This post is the next in series of my literature study of the Human Computation and Games With a Purpose field. Following is the list of previous posts I wrote on this:

In this current post, we’ll discuss the general guidelines of building a GWAP for some problems. As the authors point out in the paper, these are in no-way complete guidelines, but it’s a good starting point to tackle at least some computational problems utilizing Human Computation through these interfaces.

Recap: What is a Game with a Purpose (GWAP)?

You should read the previous post where I have described the related terms. For the sake of completeness I’ll give a quick definition of a GWAP. It is a game (hopefully enjoyable) designed to generate useful data for the machines as a side effect of playing it. GWAPs are designed for the purpose of solving tasks that are (quite) difficult for computers, but really easy for humans to solve. This computation done by humans is also called Human-based Computation or Human Computation.

All of the below listed factors give a sense of scale of problems we can solve if we are able to build effective and enjoyable GWAPs.

  • Increasing proportion of world’s population has access to the internet;
  • Certain tasks are impossible for computers, but easy for humans;
  • People spend lots of time playing games on their devices;
  • Widespread use of smartphones has increased the surface area furthermore.
  1. Luis von Ahn and Laura Dabbish. Designing Games With A Purpose. Communications of the ACM, August 2008. [pdf]


Previous Efforts at Employing Human Computation

Seems like, the use of Human Computation to get something done is not new. Lets first discuss the previous efforts at this problem and their success.

Distributed Collaboration by Individuals

When we have tasks/problems which are difficult, time consuming and nearly impossible for a single person (or a small group) to solve, collaboration is one way to get rid of that problem. Some quite successful examples of such tasks-

  • Open-Source Software Development

    Yeah, this is a big one. We are quite dependent on open-source software even if you dont exactly work in tech. The motivation for individuals for doing this distributed collaboration can be attributed mainly to altruism. These days personal brand and monetary gains are also motivating factors.

  • Wikipedia (and other sister projects)

    Another big one. The project where individual contributors are creating an encyclopedia of the world. A lot of articles on variety of things in a variety of languages. What’s the motivation here? Again, altruism. I am putting all other reasons like saving the culture, researching something, knowledge archival, etc, under altruism.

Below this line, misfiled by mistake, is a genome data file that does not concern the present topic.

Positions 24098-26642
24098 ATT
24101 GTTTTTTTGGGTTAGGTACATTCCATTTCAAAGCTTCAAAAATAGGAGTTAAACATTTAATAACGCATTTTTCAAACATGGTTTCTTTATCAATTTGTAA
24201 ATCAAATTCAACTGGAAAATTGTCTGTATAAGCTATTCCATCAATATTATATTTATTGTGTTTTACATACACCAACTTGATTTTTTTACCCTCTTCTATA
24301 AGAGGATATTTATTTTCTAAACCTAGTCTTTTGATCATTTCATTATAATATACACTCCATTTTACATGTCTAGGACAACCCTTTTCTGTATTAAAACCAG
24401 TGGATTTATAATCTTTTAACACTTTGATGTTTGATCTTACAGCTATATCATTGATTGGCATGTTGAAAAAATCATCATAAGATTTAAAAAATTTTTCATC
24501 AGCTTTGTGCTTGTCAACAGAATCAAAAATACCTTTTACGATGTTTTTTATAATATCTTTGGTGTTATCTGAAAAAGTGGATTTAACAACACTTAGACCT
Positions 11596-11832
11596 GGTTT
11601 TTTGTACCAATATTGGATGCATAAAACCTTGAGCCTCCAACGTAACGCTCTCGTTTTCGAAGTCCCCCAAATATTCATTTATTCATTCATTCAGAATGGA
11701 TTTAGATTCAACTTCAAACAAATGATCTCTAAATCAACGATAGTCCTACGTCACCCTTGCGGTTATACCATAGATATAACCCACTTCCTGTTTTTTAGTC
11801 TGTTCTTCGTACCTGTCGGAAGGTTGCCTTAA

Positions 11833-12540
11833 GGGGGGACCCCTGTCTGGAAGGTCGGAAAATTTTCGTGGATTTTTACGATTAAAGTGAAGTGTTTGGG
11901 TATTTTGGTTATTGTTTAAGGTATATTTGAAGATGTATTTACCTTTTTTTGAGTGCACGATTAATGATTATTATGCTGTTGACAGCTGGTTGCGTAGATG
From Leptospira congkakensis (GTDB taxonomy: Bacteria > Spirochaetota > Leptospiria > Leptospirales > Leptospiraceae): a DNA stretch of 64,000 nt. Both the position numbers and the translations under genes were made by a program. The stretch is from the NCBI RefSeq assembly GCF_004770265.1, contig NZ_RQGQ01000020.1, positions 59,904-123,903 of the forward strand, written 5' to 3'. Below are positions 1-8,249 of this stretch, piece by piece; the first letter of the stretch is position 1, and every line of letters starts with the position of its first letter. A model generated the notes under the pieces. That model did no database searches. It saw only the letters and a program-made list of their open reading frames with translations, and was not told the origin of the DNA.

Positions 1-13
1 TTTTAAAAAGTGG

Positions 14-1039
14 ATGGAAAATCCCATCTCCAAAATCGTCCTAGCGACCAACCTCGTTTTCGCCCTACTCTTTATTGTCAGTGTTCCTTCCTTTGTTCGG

• Stack Exchange Network

    Whoa, that’s another big one. The website where the community has created a large repository of issues faced by people and possible set of solutions for those issues. Motivations here are two-fold: the asker is getting her questions answered and the giver is driven by altruism and at the same time increasing her personal brand with the profile score. SE has also deployed a lot of gamification features which encourages you to contribute and do more Human Computation.

  • Amazon Mechanical Turk

    This is a big one for rich researchers. They can put their tasks out there to be annotated or solved by a host of workers registered on the platform. Workers get a money out of each task solved. Motivation here is clearly the pecuniary gains.

Open Mind initiative

Collaborative framework to build intelligent software by using human skills to train computers. Volunteers participate by providing answers to questions computer can’t answer (ex., what is in this image?). From the looks of the the website the project seems defunct now.

Drawbacks when compared to the GWAP approach:

  • Unpaid volunteers donating their time;
  • No guarantee that the information given by volunteers is correct.

Making Work Fun

This work focusses on the point maintained by Human Computer Interaction (HCI) researchers: importance of enjoyment and fun in user interfaces. This also includes the gamification of learning activities for children. Some research efforts in this direction:

  • StyleCam: Game like interaction with the software. [paper]
  • psDooM: Turning user interface into a game. A first-person-shooter style interface for system-administrator-related tasks. [paper]

The research shows that this concept works efficiently when there’s a tight interplay between the game interaction and the task to be finished.

GWAP Design Considerations

Enjoyable Game Play

GWAPs do not rely on altruism, personal branding or financial incentives. They instead rely on the human desire to be entertained. People play not because they are personally interested in solving an instance of a computational problem, but because they wish to be entertained. Keeping aside the philosophy of a game being fun or enjoyable, we should be able to measure if the game is successful.

Useful and Correct Computation

Primary purpose of GWAPs is to get reliable data for for any computation problem it’s based on. A GWAP should encourage players to correctly perform the necessary steps to solve the computational problem. It should also involve a probabilistic guarantee that the game’s output is correct, even if players do not want it to be correct.

GWAP Design Templates

Output Agreement Games

  1. Initial Setup
    • Two strangers randomly chosen from all potential players;
    • In each round, both are given the same input and must produce outputs based on the input.
  2. Rules
    • game instructions indicate that players should try to produce the same output as their partners;
    • players cannot see one another’s outputs;
    • players can’t communicate with each other.
  3. Winning Condition
    • Both players have to produce the same output;
    • They need not produce it at the same time, but must produce it at some point while the input is displayed on screen.

Here’s the visual display of the template reproduced from the paper linked at the top.


How/Why it works?

  • Since players can’t communicate and know nothing about each other, the most easiest and most intuitive way for both to produce the same output is by entering something about the only thing common between them, that is, the input.